SWER also reduces the largest cost of a distribution network, the number of poles. Conventional 2-wire or 3-wire distribution lines have a higher power transfer capacity, but can require seven poles per kilometre, with spans of 100 m to 150 m. SWER’s high line voltage and low current permits the use of low-cost galvanized steel wire. Steel’s greater strength permits spans of 400 m or more, reducing the number of poles to 2.5/km.
Reinforced concrete poles have been traditionally used in SWER lines because of their low cost, low maintenance, and resistance to water damage, termites and fungus. Local labor can produce them in most areas, further lowering costs.
If the cable contains optic fibre, or carries telephone service, this can further amortize the capital costs.
Since the line can't clash in the wind, and the bulk of the transmission line has low resistance attachments to earth, excessive ground currents from shorts and geomagnetic storms are far more rare than in conventional metallic-return systems. So, SWER has fewer ground-fault circuit-breaker openings to interrupt service.
When used with distributed generation, SWER is substantially more efficient than when it is operated as a single-ended system. For example, some rural installations can offset line losses and charging currents with local solar power, wind power, small hydro or other local generation. This can be an excellent value for the electrical distributor, because it reduces the need for more lines. (Kashem and Ledwich)
After some years of experience, the inventor (Mandeno, below) advocated a capacitor in series with the ground of the main isolation transformer to counteract the inductive reactance of the transformers, wire and earth return path. The plan was to improve the power factor, reduce losses and improve voltage performance due to reactive power flow. Though theoretically sound, this is not standard practice.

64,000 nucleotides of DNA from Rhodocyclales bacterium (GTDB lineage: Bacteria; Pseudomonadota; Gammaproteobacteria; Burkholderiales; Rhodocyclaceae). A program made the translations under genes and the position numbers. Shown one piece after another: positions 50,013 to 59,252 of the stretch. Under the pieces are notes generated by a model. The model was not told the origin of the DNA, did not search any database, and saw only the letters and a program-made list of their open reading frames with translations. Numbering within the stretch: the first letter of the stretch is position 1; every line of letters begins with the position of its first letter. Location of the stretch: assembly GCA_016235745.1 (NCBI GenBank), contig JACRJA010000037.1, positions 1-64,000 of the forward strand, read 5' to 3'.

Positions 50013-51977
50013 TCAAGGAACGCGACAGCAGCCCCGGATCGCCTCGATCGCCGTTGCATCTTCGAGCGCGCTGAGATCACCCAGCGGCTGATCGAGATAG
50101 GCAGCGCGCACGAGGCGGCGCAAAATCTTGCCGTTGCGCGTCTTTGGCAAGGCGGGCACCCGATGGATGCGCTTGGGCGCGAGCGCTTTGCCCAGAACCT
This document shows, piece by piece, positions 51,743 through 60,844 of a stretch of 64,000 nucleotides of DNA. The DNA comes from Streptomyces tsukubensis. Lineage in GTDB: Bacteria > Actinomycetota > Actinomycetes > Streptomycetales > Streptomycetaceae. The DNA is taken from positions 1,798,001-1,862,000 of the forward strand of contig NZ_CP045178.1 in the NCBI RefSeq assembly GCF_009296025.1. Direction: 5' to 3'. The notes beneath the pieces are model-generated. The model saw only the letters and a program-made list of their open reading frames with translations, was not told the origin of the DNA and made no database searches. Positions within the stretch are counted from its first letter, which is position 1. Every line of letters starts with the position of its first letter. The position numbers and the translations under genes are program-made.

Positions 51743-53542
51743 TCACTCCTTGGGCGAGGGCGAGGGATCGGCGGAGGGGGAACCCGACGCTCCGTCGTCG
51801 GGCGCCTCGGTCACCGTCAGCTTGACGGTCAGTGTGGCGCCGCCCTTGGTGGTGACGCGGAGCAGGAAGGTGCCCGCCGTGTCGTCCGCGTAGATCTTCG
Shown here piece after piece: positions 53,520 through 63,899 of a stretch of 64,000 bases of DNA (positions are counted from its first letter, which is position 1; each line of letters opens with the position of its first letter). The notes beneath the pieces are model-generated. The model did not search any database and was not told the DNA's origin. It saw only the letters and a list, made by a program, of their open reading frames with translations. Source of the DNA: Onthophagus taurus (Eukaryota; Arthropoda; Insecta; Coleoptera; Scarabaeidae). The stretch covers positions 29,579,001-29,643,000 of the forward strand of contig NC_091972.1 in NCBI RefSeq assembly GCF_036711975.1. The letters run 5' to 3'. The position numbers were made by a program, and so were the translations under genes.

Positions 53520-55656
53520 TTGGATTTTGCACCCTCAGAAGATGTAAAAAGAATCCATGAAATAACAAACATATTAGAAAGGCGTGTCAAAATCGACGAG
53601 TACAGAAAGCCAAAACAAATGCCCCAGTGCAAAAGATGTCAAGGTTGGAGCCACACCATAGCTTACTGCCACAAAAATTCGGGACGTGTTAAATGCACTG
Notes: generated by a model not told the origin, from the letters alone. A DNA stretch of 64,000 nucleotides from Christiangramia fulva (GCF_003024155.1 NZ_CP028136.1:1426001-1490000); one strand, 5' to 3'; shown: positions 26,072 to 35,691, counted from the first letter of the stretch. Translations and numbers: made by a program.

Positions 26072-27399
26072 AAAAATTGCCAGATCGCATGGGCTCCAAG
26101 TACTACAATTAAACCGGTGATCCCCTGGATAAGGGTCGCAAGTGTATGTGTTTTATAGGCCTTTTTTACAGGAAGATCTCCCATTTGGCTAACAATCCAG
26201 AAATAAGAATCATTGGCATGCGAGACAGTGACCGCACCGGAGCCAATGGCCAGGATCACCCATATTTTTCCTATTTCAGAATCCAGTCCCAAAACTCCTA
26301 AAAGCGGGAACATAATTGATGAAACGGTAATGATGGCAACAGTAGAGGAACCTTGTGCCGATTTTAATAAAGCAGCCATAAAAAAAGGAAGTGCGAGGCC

If more capacity is needed, a second SWER line can be run on the same poles to provide two SWER lines 180 degrees out of phase. This requires more insulators and wire, but doubles the power without doubling the poles. Many standard SWER poles have several bolt holes to support this upgrade. This configuration causes most ground currents to cancel, reducing shock hazards, and interference with communication wirelines.
Two phase service is also possible with a two-wire upgrade: Though less reliable, it is more efficient. As more power is needed the lines can be upgraded to match the load, from single wire SWER to two wire, single phase and finally to three wire, three phase. This ensures a more efficient use of capital and makes the initial installation more affordable.
Customer equipment installed before these upgrades will all be single phase, and can be reused after the upgrade. If moderate amounts of three-phase are needed, it can be economically synthesized from two-phase with on-site equipment.
The phase conductor also carries a bundle of optical fibres within the steel armor wire, so the system supplies telecommunications as well as power.
Researchers at the University of Alaska Fairbanks estimate that a network of such interties, combined with coastal wind turbines, could substantially reduce Alaska’s dependence on increasingly expensive diesel fuel for power generation. Alaska’s state economic energy screening survey advocated further study of this option, in order to use more of the state’s underutilized power sources.
The advantage of such schemes is saving money for a second conductor, because the saltwater is an excellent conductor. Some ecologists claim bad influences of electrochemical reactions, but they do not occur on very large underwater electrodes.